Halifax revealed as the home to Britain's worst drivers
Halifax is home to Britain’s worst drivers, according to the latest data from the Department for Transport.
The town has the highest proportion of motorists with penalty points on their licence, with almost one in 10 drivers holding endorsements.
However, London has the most drivers with a licence-threatening 12 points or more and East Sussex is home to the country’s worst offender who, somehow, has racked up 60 points on his licence.
The data was obtained by Vantage Leasing, which broke down licence endorsement figures to find where in the country you’re most likely to encounter a driver with penalty points.
The north of England took the top three spots on the list of shame.
Of the 111,820 licence holders in the HX postal area, 9.62 per cent had at least one penalty points.
In second place Bradford (BD) 9.46 per cent of the 364,162 had an endorsement, while in the Huddersfield HD post code the figure was 9.04 per cent.
Canterbury (CT) has the fewest law-breaking drivers (or at least the fewest who have been caught) with 3.72 per cent with points on their licence, ahead of Lerwick (ZE), with 4.04 per cent and Tunbridge Wells (TN) with 4.16 per cent.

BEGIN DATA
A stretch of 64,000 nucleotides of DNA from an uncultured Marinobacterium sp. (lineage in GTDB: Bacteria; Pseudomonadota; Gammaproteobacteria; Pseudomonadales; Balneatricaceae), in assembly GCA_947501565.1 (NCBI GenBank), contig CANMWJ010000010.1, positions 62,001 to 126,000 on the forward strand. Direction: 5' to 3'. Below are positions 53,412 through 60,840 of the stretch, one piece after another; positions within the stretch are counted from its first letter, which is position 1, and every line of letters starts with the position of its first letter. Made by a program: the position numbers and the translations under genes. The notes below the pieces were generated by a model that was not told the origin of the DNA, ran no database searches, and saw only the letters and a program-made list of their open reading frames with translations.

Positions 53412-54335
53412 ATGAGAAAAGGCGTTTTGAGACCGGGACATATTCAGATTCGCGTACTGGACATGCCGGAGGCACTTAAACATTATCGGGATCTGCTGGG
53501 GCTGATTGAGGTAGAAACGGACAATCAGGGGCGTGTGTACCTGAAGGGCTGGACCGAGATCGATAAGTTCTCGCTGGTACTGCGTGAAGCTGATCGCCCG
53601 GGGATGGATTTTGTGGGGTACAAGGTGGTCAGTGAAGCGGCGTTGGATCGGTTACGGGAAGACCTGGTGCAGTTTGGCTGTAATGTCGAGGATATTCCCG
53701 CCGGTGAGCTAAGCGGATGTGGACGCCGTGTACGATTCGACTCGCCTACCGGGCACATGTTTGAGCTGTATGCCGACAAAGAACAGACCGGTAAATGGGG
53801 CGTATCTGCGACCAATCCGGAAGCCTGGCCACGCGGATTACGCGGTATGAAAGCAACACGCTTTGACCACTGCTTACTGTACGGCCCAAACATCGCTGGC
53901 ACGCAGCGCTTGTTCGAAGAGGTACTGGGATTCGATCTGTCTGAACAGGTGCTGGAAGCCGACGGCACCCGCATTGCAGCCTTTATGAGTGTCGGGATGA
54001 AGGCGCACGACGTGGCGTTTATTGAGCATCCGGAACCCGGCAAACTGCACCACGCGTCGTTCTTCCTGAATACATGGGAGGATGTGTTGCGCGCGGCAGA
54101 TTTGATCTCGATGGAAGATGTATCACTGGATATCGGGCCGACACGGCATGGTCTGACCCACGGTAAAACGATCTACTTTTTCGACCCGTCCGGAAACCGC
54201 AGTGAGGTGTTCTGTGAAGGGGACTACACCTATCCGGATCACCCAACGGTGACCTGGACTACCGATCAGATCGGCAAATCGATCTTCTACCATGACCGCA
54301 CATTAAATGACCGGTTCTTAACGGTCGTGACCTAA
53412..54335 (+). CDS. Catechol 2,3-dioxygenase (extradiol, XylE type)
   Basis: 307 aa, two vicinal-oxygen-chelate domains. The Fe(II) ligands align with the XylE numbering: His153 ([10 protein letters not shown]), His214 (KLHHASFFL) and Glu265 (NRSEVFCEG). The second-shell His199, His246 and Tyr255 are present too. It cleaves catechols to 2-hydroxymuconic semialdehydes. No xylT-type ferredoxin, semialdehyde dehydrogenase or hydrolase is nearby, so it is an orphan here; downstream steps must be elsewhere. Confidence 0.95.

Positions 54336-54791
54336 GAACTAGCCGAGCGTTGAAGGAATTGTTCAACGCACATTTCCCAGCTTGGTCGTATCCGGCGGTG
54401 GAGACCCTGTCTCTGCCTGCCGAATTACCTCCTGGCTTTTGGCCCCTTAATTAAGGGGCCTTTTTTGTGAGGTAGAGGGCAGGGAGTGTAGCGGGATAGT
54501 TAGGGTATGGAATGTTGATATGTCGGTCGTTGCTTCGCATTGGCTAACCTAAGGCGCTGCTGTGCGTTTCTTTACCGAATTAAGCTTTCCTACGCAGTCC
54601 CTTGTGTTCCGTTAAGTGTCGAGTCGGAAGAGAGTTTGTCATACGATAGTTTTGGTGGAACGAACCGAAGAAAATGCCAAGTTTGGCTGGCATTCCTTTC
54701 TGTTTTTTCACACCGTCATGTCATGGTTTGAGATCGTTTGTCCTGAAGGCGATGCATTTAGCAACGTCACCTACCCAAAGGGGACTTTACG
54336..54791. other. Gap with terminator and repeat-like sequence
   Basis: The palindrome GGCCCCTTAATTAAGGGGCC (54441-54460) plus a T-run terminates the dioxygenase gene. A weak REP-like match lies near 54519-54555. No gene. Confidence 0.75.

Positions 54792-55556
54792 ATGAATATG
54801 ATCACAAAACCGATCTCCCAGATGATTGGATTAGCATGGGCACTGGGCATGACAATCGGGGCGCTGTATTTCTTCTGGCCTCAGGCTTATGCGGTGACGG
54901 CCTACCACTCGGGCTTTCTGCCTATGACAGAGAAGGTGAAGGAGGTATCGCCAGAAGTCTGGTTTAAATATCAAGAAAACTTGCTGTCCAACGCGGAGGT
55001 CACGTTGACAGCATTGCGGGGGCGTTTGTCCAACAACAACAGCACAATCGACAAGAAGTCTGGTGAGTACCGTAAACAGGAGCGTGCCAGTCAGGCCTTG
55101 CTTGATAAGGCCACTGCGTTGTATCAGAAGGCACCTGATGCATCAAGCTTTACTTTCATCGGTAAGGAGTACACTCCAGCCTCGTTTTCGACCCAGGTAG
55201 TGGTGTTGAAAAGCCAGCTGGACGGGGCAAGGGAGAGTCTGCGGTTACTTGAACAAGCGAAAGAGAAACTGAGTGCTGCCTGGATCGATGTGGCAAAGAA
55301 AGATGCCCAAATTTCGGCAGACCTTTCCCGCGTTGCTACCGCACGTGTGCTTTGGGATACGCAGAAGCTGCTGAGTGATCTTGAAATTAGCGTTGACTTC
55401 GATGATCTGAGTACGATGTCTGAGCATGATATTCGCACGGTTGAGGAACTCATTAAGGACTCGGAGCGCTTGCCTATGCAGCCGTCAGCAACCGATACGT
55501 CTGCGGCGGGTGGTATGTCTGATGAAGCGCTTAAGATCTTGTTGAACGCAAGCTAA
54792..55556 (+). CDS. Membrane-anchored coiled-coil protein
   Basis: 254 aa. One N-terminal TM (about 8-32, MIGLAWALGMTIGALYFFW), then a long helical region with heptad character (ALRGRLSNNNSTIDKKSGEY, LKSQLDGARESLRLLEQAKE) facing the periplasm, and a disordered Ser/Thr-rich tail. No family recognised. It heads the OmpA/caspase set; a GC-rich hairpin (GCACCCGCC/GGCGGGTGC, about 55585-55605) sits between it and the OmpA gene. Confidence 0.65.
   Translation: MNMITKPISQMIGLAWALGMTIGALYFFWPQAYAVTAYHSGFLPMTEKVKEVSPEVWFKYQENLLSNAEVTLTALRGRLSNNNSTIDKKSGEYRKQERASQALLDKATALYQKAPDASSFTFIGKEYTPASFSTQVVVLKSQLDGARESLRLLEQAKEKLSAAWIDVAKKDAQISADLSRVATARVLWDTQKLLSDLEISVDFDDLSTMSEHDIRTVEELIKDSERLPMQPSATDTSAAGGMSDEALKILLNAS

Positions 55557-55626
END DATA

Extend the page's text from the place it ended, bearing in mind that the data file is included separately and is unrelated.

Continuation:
The DfT data shows there are 2,711,493 motorists in Great Britain with penalty points – 6.65 per cent of the total driving population.
A significant number have racked up 12 points or more – the limit before drivers face a potential disqualification, and the figures include drivers currently banned from the roads.
Figures released earlier this year showed that more than 11,000 people in Britain are still driving despite having 12 or more points on their licence.
London is home to 969 drivers with 12 or more points, ahead of Birmingham (393) and Peterborough (265).
A 41-year-old man from East Sussex holds the shameful record of the most active points – at 60 – while a 25-year-old from Nottingham is the worst female offender, with 48 points.
You can be given penalty points for a wide range of offences – from speeding and using a mobile phone to driving an unroadworthy car or drink-driving. Most offences carry three penalty points but the most serious can see you handed up to 11 points at one time. Depending on the severity of the offence, points remain on your licence for four or 11 years.
Accumulating 12 or more points within a three-year period can lead to disqualification but for drivers with less than two years’ experience six points is enough to see your licence revoked and you forced to resit your test.